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that described the distribution of the wing stiffness in spanwise direction is exponentially decayed towards the wing tips. The wing flexural stiffness concentrated near the wing root and it describes that most of the forces exerted are damp by the region near the wing base. Finally the distribution of the wing flexural stiffness varies uniquely from 2.310-5 (near wing root) to 3.8610-7 (near wing tip). Another variable that may influence the wing deformation is the kinematics used. All the kinematics stated before are featured by the stroke angle, rotation angle and heaving angle. From this matter, the conclusion drawn is the angular velocity and acceleration of the wing stroke or rotation caused by a sharp or blunt wing turn is vital issues that influence the forces production. Furthermore, the angular acceleration is also crucial for the analysis of wing inertial effect in both direction of horizontal and vertical axis. The next subject that has been discussed is the computation and formulation of the aerodynamic force which involve the lift and the drag force. As the wing modeled as a dynamic object, the involvement of the Kutta condition, Kramer effect due to wing rotation and also the Magnus effect had been elaborated. The aerodynamic force then can be distributed in several elements from the wing root to the wing tip according to the distribution of the chord length in spanwise direction. As a conclusion, several statements have been produced such as most of the forces hit the maximum point at the wing stroke reversal whilst plunge to minimum level during the mid stroke. The wing stroke reversal is the most important features that enhance the performance of flapping flight of the insect. The rotational circulation effect enhance the generation of aerodynamic force at approximately 20% greater than it's absent at maximum affect. The other issue that has been conferred in this study is the contribution of the inertial forces and the secondary forces which are include the Magnus force and added mass effect. The distribution of the wing mass is concentrated near the region of the wing root where the allocation of veins and joints are high caused a tremendous effect on the inertial force. Accordingly, the computation of the inertial force is directly proportional upon the magnitude of angular acceleration the wing stroke (horizontal inertial force) and the angular wing rotation (vertical inertial force). The conclusions that can be made from this concern is both of horizontal inertial force and Magnus force generate a maximum impact exactly during wing stroke reversal whereas the vertical inertial force and added mass effect hit the maximum contribution of force disperse near the wing stroke reversal. Besides, the amount of the horizontal force during the both wing stroke reversal is constantly in magnitude because it is only depending on the wing stroke amplitude. Majority of the analysis that have been done are based on the certain amount of forces but it is not fully accurate because they will never act alone with any interaction with one another. For that reason, all the forces involved have to be integrated and associated in term of direction and magnitude as a single resultant force namely resultant force that will be use for the calculation of the wing deformation. Furthermore, the wing deflection will caused the subjected structure to deform and store some sort of potential energy called elastic potential energy

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that will be able to bring back the wing to the original configuration. According to this analysis, several conclusions have been defined such as the horizontal inertial force is the highest force that will involved in the wing deformation, follows with the vertical inertial force, aerodynamic force, added mass effect and lastly the Magnus force. According to the analysis, the wing tip will be able to deflect up to 17% with respect to the wing length, at 9.5 degrees and stored approximately at 3.210-6 J of the elastic potential energy. LIST OF SYMBOLS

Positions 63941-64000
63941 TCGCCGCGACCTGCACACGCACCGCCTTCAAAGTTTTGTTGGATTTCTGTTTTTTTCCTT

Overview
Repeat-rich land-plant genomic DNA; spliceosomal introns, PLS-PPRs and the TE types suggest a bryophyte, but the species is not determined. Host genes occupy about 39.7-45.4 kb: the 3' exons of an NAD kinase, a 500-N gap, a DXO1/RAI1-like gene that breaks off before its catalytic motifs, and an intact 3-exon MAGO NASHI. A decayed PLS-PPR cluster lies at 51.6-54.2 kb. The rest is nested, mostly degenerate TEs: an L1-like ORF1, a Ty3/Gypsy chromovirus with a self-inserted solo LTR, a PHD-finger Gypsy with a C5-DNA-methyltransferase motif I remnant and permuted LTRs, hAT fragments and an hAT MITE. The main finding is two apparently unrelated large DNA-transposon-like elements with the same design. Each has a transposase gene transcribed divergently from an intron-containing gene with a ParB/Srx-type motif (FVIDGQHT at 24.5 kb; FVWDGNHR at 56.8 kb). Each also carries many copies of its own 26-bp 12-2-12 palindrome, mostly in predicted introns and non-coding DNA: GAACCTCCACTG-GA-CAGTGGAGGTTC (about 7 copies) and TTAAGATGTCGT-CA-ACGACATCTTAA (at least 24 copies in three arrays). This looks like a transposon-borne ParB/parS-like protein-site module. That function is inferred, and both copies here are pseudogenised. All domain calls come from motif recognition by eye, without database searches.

& && n
c dD d n dE dFA

Wing rotation angle Wing rotation angular velocity Wing rotation angular acceleration Added mass coefficient Wing chord Elementary drag force Elementary wing deflection Elementary wing potential energy Elementary aerodynamic force Elementary aerodynamic force in vertical direction Elementary added mass effect Elementary inertial force in the horizontal direction Elementary total force in the horizontal direction Elementary total force in the vertical direction Elementary resultant force of the total force Elementary Magnus force Elementary inertial force in the vertical direction Elementary wing spring constant Elementary lift force Elementary mass of the strip Arm length x-axis Non-dimensional radial position along wing span Arm length in y-axis Number of strip (element) Wing stroke angle Wing stroke angular acceleration Air density

dFAV dFa dFh dFTh dFTv dFTr dFm dFv dk dL dmw l$


x

l$ x l$ y

&&

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R t &n v

Wing length Time First derivative of normal velocity of wing element REFERENCES

1. Ennos, A.R., 1988, The Inertial Cause of Wing Rotation in Diptera, The Journal of Experimental Biology, 1401, 161-169. 2. Dickinson, M.H, Lehmann, F.O. and Sane, S.P., 1999, 'Wing Rotation and the Aerodynamic Basis of Insect Flight', Research Articles, Science www.sciencemag.org, 2841, 1954-1960. 3. Grodnitsky, D.L., 1999, 'Form and Function of Insect Wings: The Evolution of Biological Structures', The John Hopkins University Press, ISBN 0-80186003-2. 4. Pfau H.K., 1986, 'Untersuchungen zur Konstruktion, Funktion und Evolution de Flugapprates de Libellen (Insecta, Odonata)', Tijdschr.Entomol,1293, 35123. 5. Neville A.C., 1960, 'Aspect of the flight mechanics on anisopterous dragonflies', The Journal of Experimental Biology, 37,631-656. 6. Hepburn, H.R. and Chander, H.D, 1976, 'Material properties of arthropod cuticles: The arthrodial membranes', J. Comp. Physiol, 109, 177-198. 7. Ellington, C.P., 1984, 'The aerodynamics of hovering insect flight', Phi. Tran. Roy. Soc. London, 305, 1-180. 8. Combes, S.A. and Daniel, T.L., 2003a, 'Flexural stiffness in insect wings I. Scaling and the influence of wing venation', The Journal of Experimental Biology, 2061, 2979-2987. 9. Combes, S.A. and Daniel, T.L., 2003b, 'Flexural stiffness in insect wings II. Spatial distribution and dynamic wing bending', The Journal of Experimental Biology, 2061, 2989-2997. 10. Ganguli, R. Lehmann, F.O. and Gorb, S., 2008, 49th AIAA/ASME/ASCE/AHS/ASC Structures, Structural Dynamics and Materials Conference, 7-10 April 2008, Schaumburg, Illinois, USA 11. Walker, J.A., 2002, 'Rotational lift: something different or more of the same', The Journal of Experimental Biology, 2051, 3783-3792. 12. Dickinson, M.H, 1996, Unsteady mechanism of force generation in aquatic and aerial locomotion, Am. Zool., 366, 537-540 13. Sane, S.P., 2003, The aerodynamics of insect flight, The Journal of Experimental Biology, 2061, 4191-4208. 14. Dickinson, M.H, Lehmann F.O. and Gotz, K.G., 1993, 'The active control of wing rotation by Drosophila', The Journal of Experimental Biology, 182, 173189. 15. Shvets A.I., Zakharenkov M.N., Osimin, P.K., 1979, Otchet Instituta Mekhaniki MGU, Report of the Moscow University Institute of Mechanics.